I welcome this Bill, which is good legislation. I have already commended SAFE Ireland, Women's Aid and the Rape Crisis Networks on their work on it. They successfully lobbied the Department on many issues. Nevertheless, there is more to do. It is important to ratify the Istanbul Convention, we need to ensure that the protective services unit is properly resourced and other legislative interventions are required. It is important to ensure funding for the sexual abuse and violence in Ireland, SAVI, report. I also commend two institutions that are often criticised for their work on this, namely, the Department of Justice and Equality and the Seanad. It is fair to say that the Seanad has earned its corn on this legislation. It brought in several significant amendments which improved this legislation. Nevertheless, there is a great deal more to do.

The Minister referred to the review that is beginning in relation to sexual offences. It is not quite the same area but there are close connections in the area of violence against women and sexual offences. I have a proposal for the Minister. Yesterday evening, it was announced that a similar review would be undertaken in the North. This is a unique opportunity which would allow us a close alignment between the legal situation as exists here and in the North in any reviews that take place. Naturally, any changes should be upward and there should be no diminution of protections if stronger protections exist in this jurisdiction as opposed to the North, but there is room for close collaboration to ensure as much commonality as possible and I hope that will take place.

I welcome this legislation. It is important legislation but we must go beyond it in terms of resources and further legislation to ensure that domestic violence is something that is not acceptable in our society and is properly prosecuted.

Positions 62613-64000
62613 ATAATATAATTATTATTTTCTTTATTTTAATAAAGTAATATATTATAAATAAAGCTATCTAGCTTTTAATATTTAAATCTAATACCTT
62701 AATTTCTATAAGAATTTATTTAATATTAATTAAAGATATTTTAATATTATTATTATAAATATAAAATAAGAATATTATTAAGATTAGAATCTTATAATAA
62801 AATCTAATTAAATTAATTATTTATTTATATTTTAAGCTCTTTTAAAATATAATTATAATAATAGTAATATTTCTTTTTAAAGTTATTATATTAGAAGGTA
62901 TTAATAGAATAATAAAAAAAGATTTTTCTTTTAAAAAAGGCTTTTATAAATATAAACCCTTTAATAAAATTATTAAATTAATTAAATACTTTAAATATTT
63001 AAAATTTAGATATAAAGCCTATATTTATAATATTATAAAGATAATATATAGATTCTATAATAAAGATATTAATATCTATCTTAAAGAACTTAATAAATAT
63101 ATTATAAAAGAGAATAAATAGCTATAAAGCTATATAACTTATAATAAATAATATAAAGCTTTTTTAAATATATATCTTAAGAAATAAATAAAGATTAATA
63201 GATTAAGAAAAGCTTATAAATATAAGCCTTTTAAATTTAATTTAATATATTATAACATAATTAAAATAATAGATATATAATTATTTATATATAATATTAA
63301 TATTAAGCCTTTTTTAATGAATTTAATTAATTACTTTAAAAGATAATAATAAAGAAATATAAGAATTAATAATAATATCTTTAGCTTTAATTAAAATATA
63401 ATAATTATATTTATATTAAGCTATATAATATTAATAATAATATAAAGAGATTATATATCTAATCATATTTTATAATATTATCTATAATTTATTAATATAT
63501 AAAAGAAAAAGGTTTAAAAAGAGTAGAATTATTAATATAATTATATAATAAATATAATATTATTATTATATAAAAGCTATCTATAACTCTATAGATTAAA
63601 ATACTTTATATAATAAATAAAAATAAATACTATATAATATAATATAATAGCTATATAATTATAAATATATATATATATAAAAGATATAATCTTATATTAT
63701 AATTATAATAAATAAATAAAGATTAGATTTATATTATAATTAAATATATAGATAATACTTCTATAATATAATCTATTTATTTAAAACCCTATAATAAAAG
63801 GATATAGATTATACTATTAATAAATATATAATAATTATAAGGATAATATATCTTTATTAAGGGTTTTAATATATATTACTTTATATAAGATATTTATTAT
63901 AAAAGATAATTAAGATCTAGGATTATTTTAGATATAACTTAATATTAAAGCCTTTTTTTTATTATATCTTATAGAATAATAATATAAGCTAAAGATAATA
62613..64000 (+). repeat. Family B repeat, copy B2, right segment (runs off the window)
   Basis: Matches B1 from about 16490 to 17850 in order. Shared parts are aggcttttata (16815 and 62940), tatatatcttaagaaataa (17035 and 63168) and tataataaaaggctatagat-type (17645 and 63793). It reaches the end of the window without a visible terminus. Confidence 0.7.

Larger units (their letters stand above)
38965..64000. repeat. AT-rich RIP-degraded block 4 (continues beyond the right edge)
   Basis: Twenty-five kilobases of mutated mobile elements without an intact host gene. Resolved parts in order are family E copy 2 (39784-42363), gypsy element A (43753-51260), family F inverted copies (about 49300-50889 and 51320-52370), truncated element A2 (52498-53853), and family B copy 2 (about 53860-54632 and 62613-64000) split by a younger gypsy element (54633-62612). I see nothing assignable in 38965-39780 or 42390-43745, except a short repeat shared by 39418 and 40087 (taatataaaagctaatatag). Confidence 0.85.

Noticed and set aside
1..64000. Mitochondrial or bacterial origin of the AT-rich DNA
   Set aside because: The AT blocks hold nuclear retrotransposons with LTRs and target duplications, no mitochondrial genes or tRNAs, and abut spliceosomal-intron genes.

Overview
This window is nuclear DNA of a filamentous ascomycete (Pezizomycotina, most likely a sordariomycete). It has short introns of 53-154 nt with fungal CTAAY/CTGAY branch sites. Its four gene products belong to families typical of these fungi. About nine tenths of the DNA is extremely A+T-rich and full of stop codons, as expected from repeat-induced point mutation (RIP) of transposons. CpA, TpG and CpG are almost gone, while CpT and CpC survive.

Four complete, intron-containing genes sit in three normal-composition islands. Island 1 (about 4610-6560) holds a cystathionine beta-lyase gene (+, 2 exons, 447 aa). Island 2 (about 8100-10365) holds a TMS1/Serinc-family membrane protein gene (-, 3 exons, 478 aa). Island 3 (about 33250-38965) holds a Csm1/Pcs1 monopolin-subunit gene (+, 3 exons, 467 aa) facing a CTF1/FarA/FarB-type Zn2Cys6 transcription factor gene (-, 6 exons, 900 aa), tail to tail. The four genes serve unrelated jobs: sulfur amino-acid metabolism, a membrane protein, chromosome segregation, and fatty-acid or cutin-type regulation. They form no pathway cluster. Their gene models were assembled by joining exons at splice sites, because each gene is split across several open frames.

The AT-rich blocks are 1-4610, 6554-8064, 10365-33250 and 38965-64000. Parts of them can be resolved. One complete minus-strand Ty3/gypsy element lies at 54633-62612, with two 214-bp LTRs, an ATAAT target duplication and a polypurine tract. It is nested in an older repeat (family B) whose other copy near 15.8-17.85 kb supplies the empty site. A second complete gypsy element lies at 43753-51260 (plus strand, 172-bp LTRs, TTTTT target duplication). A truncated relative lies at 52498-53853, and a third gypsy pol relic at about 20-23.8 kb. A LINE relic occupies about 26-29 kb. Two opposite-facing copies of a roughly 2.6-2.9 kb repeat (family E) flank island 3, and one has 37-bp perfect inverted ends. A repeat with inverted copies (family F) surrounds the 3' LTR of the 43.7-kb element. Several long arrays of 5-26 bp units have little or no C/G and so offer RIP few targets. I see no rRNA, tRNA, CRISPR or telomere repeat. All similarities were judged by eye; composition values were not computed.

I want to say, on behalf of the Rural Independent Group, that we are supporting the passage of this Bill. For too long this has been tolerated. We need more than this legislation however, as Deputy O'Callaghan and others have said, because this issue needs to be approached from the cradle to the grave including through education in the national and secondary schools and through all other fora as well. It is a problem for both those who are male and those who are female, though mainly the latter as we have seen from horrific cases in the past. The situation in Dundalk in which a garda lost his life while protecting a very distressed and traumatised woman was mentioned.

On facilities in Garda stations, I see the Minister, Deputy Flanagan, is present. He knows from his visit to a Garda station in Clonmel that it is not at all suitable for any kind of person on any kind of business, especially not business of a sensitive nature.

It is being dealt with.

There will be a new station in Clonmel. It was announced last week by Deputy Lowry.

I know the Minister said that but it has been announced several times by Deputies Enda Kenny and Lowry, by the Minister himself and by a few more, perhaps including the Minister of State, Deputy Moran. When will we see the sod turning? I had reason to be in the station a couple of times recently and there is no space for anybody.

I am looking for a date in my diary for it.

Neither the Minister nor the Deputy should be inviting interruptions.

I am not inviting any interruption. I am just saying that Garda stations need to be more user-friendly and such issues must be dealt with in a room or space where there are no other people within earshot. As I have said, I am supporting the social workers and all those services that need to be rolled out to deal with people in distress, from whatever side they come, in situations like that. As far as the comments of the Minister, Deputy Flanagan, go, betwixt and between Deputy Lowry and his new Fine Gael candidate in Tipperary, one would not know to whom the Minister would give the news first, but it is fake news that he gives most of the time. When we see the plans, designs and procurement and when we see the sod turning and a builder appointed, then we can crow about it.

Question put and agreed to.

A message shall be sent to the Seanad acquainting it accordingly. I thank all the Deputies for their co-operation.